Say Fiddlesticks For Fun Crafting
Fiddlesticks owner Randy Grobe created several needlework gifts as a present for friends while she watched football on television.
“I find it relaxing,” says the cross stitch and needle-point boutique owner.
Her staff at the store can help find the perfect cross stitch or needlepoint project that makes crafters smile with pride and delight, whether they are beginners, intermediate or advanced.
“If you are going to do all that work, you should have good quality,” emphasizes Grobe.
The quality of the projects come from trunk shows held at the shop once every couple of months, where new ideas are on display so crafters can pick their pleasure. Fiddlesticks offers finishing services to turn your piece into a completed stocking or pillow. The emporium conducts classes on weekends where men and women can learn the basics in a three-hour session or come out with enough knowledge to continue a decorative piece on their own time. There’s even office lunch-hour sessions as well as instructions in schools. The shop is stocked with at least 50 varieties of threads to pick from, including silk, cotton, shiny, furry, patent leather and velour.
Customer Bev Fleming’s “eight mortals” cross stitch piece, which took two years to complete, is among the many customer handiworks that adorn the walls of the store.
“Everything you need is here,” says Fleming, who shared her completed cross stitch of a Chinese woman sitting by the water playing her flute, the pai xiao. “I prefer to come and see what I’m getting.”
Other things at the store include surprise grab bags filled with items from the shop. Store manager Joan Rembold, who was a customer before she joined the staff 20 years ago, says when customers buy the grab bag, proceeds go to Ronald McDonald House in Hawaii. Sometimes customers also donate needlework materials to the grab bag.
“When they bring in things, they feel good that it is going to a good cause,” shares Rembold. “It goes on to someone else that stitches, so it is used and it is going to a good cause.”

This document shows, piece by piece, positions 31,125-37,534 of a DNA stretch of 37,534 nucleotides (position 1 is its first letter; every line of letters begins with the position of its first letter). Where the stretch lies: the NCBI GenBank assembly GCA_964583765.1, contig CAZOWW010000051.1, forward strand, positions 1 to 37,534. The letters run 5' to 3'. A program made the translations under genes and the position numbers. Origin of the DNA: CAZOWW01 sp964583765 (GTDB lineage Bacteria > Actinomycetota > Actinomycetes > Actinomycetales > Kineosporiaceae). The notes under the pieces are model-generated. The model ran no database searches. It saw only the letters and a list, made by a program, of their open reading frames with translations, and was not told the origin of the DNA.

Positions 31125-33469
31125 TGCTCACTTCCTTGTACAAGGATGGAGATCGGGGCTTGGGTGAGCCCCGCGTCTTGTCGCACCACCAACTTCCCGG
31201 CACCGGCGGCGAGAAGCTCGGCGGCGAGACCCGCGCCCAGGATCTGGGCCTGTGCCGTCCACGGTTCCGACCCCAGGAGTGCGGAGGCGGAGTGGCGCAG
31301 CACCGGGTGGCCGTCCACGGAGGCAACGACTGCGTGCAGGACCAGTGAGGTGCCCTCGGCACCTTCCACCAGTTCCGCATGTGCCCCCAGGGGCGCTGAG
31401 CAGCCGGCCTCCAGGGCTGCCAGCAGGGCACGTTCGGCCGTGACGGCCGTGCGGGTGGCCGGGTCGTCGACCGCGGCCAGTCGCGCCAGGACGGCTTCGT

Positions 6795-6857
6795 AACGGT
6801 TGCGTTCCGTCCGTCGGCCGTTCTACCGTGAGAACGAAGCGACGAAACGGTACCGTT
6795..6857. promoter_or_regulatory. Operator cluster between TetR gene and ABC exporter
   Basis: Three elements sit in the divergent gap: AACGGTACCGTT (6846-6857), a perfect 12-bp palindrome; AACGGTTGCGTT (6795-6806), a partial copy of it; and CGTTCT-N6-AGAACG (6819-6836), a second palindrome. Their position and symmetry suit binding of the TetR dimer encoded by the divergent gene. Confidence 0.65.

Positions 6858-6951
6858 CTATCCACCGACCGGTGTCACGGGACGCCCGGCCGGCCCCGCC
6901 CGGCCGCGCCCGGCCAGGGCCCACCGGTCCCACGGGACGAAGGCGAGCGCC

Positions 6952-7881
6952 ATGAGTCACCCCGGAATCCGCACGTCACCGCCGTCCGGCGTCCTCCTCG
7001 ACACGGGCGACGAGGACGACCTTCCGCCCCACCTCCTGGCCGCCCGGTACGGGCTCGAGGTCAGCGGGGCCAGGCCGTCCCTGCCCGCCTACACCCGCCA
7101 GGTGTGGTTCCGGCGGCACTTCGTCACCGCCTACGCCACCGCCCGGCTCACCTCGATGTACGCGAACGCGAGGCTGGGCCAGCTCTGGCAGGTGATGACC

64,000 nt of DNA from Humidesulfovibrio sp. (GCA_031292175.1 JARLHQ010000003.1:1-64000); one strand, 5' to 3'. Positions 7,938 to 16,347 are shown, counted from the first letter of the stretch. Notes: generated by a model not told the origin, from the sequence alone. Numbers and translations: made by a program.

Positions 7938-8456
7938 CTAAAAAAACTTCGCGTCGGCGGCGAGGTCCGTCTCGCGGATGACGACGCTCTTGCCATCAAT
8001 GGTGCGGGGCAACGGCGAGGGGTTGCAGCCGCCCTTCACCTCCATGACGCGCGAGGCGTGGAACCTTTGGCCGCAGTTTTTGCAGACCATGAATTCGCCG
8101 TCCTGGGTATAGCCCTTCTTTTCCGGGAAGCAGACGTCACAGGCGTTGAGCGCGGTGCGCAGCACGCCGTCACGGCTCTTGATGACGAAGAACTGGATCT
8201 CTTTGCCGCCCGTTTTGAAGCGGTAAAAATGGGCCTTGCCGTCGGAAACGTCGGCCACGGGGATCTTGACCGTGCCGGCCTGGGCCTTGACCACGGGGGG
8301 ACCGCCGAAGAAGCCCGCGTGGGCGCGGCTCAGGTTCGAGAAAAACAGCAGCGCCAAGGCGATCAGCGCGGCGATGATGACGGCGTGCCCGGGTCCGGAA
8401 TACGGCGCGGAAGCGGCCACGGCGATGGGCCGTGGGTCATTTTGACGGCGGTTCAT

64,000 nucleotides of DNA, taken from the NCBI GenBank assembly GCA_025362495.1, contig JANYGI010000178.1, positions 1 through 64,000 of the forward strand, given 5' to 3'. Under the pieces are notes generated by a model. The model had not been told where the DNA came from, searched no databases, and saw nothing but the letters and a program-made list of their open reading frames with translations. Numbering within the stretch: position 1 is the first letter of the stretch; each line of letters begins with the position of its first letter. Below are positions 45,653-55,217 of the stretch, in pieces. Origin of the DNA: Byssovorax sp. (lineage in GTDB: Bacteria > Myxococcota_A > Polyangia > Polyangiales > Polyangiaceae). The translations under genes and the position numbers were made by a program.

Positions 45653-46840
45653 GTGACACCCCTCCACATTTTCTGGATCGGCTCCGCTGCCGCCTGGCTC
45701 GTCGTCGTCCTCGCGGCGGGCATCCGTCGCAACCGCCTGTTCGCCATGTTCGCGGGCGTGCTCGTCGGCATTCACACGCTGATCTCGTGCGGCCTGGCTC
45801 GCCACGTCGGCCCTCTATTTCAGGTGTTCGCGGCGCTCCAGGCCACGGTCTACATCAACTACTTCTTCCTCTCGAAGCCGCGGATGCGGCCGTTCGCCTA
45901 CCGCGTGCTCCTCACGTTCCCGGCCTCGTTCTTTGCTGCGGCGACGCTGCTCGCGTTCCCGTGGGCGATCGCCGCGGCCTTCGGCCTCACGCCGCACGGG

Little did Grobe know growing up in Kahaluu watching her grandmother paint, knit, weave and spin her own wool that she too would follow a creative path. The University High graduate visited Denmark during college and the house she stayed in was filled with cross stitch. Grobe got a cross stitch project there and was hooked.
“I couldn’t find it at home so I told my mom, ‘We should open a needlework store,’” recalls Grobe, whose mother owned a wholesale toy store.
Grobe’s career path included studying occupational therapy and working at Queens Medical Center for five years. The Kaneohe resident raves about the support of her customers, staff, friends and family, especially husband Jim and their children Travis, Jonathan, and Kelli.
Grobe admits one of the challenges of running the business is the economy.
“We try to have more varied selection of classes listed in our newsletter,” “We include some projects that take less time to do, and cost less.”
For those that don’t want to do needlework, the store also has some other crafty classes on the schedule.
“It becomes like a group of friends,” says Grobe. “Everyone has a different vision for their project, and to make it so it’s another art.”
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